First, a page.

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Right on Crime | June 29, 2011
Alabama Chief Justice Sue Bell Cobb has a warning for the legislature of her state: fix the overcrowded Alabama prison system, or the judiciary will do it for you. Like many other states’ leaders, she read Brown v. Plata, and saw a similar problem in her own state. Alabama’s prisons are currently operating at about 190% of capacity: dangerously close to the level that prompted the Supreme Court to declare California’s overcrowding levels unconstitutional and forced the release of 30,000 prisoners in a 5-4 decision. The Huntsville Times has the story.
The Plata decision along with the legislature’s failure to pass a broad sentencing reform package, have Chief Justice Cobb and a number of state senators concerned about a judicial takeover of Alabama’s prisons. Cobb estimates that a sentencing reform package pending in the state legislature could have reduced the overcrowding to 170% of capacity. The sentencing reform package was taken down by legislature, however, primarily based on a fear of appearing “soft” on crime to constituents. Senators told the Chief Justice “we didn’t come to Montgomery to lessen sentences.” In response, Senator Cam Ward pointed to a number of conservative states like Texas who have seen great success in abandoning archaic “tough on crime” principles in exchange for “smart on crime” principles.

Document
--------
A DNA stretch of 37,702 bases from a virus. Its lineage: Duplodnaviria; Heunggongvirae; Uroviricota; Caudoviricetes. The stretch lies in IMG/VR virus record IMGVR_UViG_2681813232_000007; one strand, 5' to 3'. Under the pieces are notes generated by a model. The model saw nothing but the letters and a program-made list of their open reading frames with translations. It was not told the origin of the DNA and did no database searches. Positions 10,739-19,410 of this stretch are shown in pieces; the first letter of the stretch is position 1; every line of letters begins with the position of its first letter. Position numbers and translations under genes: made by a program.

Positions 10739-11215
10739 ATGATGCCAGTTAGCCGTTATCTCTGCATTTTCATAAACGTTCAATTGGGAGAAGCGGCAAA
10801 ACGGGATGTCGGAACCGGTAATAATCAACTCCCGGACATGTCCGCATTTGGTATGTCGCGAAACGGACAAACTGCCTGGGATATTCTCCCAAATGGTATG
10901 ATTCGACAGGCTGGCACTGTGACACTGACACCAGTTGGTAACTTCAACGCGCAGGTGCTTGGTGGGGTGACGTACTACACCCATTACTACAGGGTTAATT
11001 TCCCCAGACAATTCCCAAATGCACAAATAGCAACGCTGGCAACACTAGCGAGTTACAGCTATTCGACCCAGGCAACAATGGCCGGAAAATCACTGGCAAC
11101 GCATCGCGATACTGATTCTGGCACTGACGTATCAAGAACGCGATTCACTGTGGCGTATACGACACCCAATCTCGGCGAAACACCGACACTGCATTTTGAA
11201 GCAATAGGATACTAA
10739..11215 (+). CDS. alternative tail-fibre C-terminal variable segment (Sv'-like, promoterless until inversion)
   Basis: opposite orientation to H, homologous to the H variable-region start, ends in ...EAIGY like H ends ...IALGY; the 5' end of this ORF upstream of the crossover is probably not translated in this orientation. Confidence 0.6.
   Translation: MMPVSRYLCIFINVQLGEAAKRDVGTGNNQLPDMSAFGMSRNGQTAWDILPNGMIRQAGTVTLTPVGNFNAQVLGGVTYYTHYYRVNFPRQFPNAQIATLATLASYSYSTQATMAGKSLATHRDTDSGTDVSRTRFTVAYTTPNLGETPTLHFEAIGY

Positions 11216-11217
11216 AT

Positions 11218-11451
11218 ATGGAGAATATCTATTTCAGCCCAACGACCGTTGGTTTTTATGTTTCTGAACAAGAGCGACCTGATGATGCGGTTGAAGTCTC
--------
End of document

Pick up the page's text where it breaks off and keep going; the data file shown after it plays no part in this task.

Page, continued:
In the end, only one of the seven bills in the reform package survived, and that one merely corrected and updated an existing law. Accusatory fingers are pointing in several directions, but regardless of who is to blame, the legislature’s failure to take care of a glaring problem in a way that would have saved millions is discouraging.
Were a judicial takeover of Alabama prisons to occur, it wouldn’t be the first time. A U.S. District court declared the overcrowded prison conditions cruel and unusual punishment in 1976, and appointed a special master to oversee a transition to a system that passed constitutional muster.
“It’s a shameful thing,” said the Chief Justice. “They knew we were locking people up for things that are not appropriate for changing their behavior, and we’re wasting money.”